Nifty new nozzle multiplies fun of watering by seven

July 22, 2006|By ROB KASPER

On most hot summer weekends if I have a hose in my hand I am happy.

Watering the tomatoes, washing the car or dousing the hanging plants delivers moments of cool comfort plus a feeling of mission accomplished. And, of course, as any kid can tell you, playing with the hose is terrific fun.

Lately my watering duties have taken an exciting turn as I become acquainted with the delights offered by my new, seven-spray pattern, trigger nozzle. This nozzle, also known as a pistol grip, works simply by squeezing it with your hand. When you apply pressure to the trigger, water shoots out of the nozzle head, when you release it, the water stops flowing.

A few weeks ago my old trigger nozzle began misfiring. It would spray me when I set it on the ground. It also leaked, soaking my shoes. Besides being irritating, this bad behavior was an affront to my pride.

I tried to plug the leak. I tried replacing the washer in the nozzle, but water still streamed from its base. I inspected the end of the hose and saw that the metal male coupling was bent, preventing a snug fit with the nozzle.

I tried the traditional male remedy - force - squeezing the coupling back into shape with slip-joint pliers. That failed, so I opted for surgery, slicing off the faulty coupling and replacing it with a new one.

Life is full of choices, and as I stared at the severed hose, I asked myself "plastic or brass?" Those are the two types of material used to make replacement couplings. The plastic is easier to install but it looks cheesy. The brass is more expensive, but classy looking.

The guys who work in Belle Hardware, my neighborhood hardware store, talked me into springing for the brass coupling. One of the benefits of frequenting a neighborhood hardware store is that over time the folks who work there get to know your sense of style, as well as your weaknesses. When Mickey Fried waved that shiny brass replacement coupling in front of my eyes, I was a goner.

Later, when I couldn't get the brass coupling to fit the hose, I tossed the hose in the back of the station wagon, and drove over to the hardware store. Mickey came out of the store and showed me how the deed was done. This was more proof that neighborhood hardware stores and neighborhood taverns are what keep this country ticking.

Once the coupling was in place, I treated myself to a new trigger nozzle. This beauty, from the Melnor Titanium series, had a rotating head. It enabled me to send out streams of water in not one or two, but seven different configurations or spray patterns.

I screwed the nozzle onto the hose and stood out in the backyard, rotating between the settings for jet, flat, center, cone, soaker, mist and shower. Life was good. Since I wasn't sure exactly what I was supposed to do with each of these settings, I began reading up on trigger nozzles and correct watering techniques.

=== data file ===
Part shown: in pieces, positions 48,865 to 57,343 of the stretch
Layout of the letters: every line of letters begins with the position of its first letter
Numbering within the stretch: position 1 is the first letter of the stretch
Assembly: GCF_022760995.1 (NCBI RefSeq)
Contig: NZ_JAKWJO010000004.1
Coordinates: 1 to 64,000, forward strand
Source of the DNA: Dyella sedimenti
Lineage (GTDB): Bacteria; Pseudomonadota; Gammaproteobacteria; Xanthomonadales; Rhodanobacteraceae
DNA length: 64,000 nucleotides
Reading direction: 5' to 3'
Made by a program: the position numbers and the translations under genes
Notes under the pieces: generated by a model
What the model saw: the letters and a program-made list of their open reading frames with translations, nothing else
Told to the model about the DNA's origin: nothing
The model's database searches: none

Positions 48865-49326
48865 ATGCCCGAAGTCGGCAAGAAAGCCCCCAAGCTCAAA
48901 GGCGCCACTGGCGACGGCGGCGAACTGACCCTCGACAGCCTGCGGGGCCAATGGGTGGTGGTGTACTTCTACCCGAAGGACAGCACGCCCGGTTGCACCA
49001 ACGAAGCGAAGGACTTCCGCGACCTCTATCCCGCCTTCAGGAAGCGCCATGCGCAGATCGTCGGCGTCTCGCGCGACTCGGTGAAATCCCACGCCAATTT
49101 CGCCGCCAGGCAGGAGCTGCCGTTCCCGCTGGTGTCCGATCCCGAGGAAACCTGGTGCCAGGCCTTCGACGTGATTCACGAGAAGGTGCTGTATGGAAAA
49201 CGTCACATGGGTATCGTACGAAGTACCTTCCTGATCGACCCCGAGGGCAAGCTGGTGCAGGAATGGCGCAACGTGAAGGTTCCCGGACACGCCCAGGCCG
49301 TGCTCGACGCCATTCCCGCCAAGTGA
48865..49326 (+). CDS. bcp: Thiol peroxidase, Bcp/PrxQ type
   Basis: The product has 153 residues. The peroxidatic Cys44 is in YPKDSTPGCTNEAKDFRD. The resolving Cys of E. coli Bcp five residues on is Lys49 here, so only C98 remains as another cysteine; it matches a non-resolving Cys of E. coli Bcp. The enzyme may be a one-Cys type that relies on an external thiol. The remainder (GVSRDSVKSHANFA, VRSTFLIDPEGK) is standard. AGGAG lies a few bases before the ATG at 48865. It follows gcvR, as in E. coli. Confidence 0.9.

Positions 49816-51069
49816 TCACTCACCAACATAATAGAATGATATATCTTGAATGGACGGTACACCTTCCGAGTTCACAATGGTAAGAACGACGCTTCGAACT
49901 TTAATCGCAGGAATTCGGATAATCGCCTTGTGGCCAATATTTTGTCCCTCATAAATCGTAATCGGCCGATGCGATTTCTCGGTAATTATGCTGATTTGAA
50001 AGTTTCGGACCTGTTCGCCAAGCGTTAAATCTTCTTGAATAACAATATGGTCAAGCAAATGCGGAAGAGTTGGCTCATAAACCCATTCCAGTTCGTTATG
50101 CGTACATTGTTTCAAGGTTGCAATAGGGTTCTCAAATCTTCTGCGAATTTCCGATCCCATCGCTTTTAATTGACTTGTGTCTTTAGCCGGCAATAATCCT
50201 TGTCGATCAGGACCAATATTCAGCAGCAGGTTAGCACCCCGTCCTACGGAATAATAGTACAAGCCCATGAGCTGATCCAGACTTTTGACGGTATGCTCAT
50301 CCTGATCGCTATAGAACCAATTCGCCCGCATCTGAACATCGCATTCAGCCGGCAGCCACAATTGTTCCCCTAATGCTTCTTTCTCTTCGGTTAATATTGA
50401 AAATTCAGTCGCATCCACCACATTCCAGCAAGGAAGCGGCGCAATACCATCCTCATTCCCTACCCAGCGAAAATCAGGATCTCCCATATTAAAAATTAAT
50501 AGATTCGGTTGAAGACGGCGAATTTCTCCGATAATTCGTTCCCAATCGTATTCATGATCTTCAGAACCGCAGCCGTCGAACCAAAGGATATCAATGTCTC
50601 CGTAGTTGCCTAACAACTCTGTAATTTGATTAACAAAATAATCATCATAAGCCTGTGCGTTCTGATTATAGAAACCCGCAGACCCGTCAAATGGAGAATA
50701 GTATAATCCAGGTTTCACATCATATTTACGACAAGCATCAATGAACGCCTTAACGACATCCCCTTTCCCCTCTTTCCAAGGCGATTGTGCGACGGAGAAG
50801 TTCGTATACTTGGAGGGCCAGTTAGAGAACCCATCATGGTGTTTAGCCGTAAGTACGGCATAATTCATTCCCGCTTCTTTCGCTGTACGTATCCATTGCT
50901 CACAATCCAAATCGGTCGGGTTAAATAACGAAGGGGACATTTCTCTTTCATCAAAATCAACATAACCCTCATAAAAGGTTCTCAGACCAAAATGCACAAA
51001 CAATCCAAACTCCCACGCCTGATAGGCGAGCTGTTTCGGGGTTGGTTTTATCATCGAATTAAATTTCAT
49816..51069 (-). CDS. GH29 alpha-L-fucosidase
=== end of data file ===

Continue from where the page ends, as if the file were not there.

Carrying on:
The trigger nozzle, I learned, is held in high regard by advocates of water conservation. The old, twist-style nozzles are regarded as water wasters because they can't shut off the flow of water. But a properly functioning trigger nozzle is efficient, delivering water only on demand.

In some communities in Australia where water is scarce, I read, trigger nozzles are required garden hose wear. In Melbourne, if you are caught washing your car without a trigger nozzle, you could, I read, be subject to a fine up to $1,000.

Although trigger nozzles don't waste water, they are not, I learned, the recommended way to water your lawn or garden.

The preferred watering method is to either use a soaker hose, which is a porous hose, or a sprinkler. That is what the treatise on yard and garden water management written by the experts at the Montana State University Extension Service (available on the Web site mon tana.edu, keyword "watering") told me.

Instead of light, daily watering with a nozzle, your lawn and garden should be given a lengthy watering session, once every 10 days or so, with a sprinkler or soaker hose. This soaking style of watering encourages development of deep root systems, the experts said.

I learned other fine points of watering. I learned that if you are using a soaker hose, which does not get foliage wet, the best time to water is in the cool evening so the soil has all night to absorb the water. But if you are using a sprinkler, you should water early in the morning or late afternoon so that the wet foliage will dry before nightfall. The worse time to water, the experts said, are 11 a.m. to 2 p.m. in full sun, when much of the water will evaporate.

The experts outlined two methods, one using a spade and one an empty can, to measure how much water is getting in your soil.

With the spade method, you water for two hours then sink the spade in the ground and check the soil for moisture.

Or, the experts said, you could place an empty can near an active sprinkler and see how long it takes to fill the can with 1 inch of water. When the water level hits the recommended 1-inch mark, you move the sprinkler.

These experts said nothing about the joy that comes from making an empty can dance, seven ways to Sunday, with the spray from a new trigger nozzle. But I highly recommend it.

rob.kasper@baltsun.com

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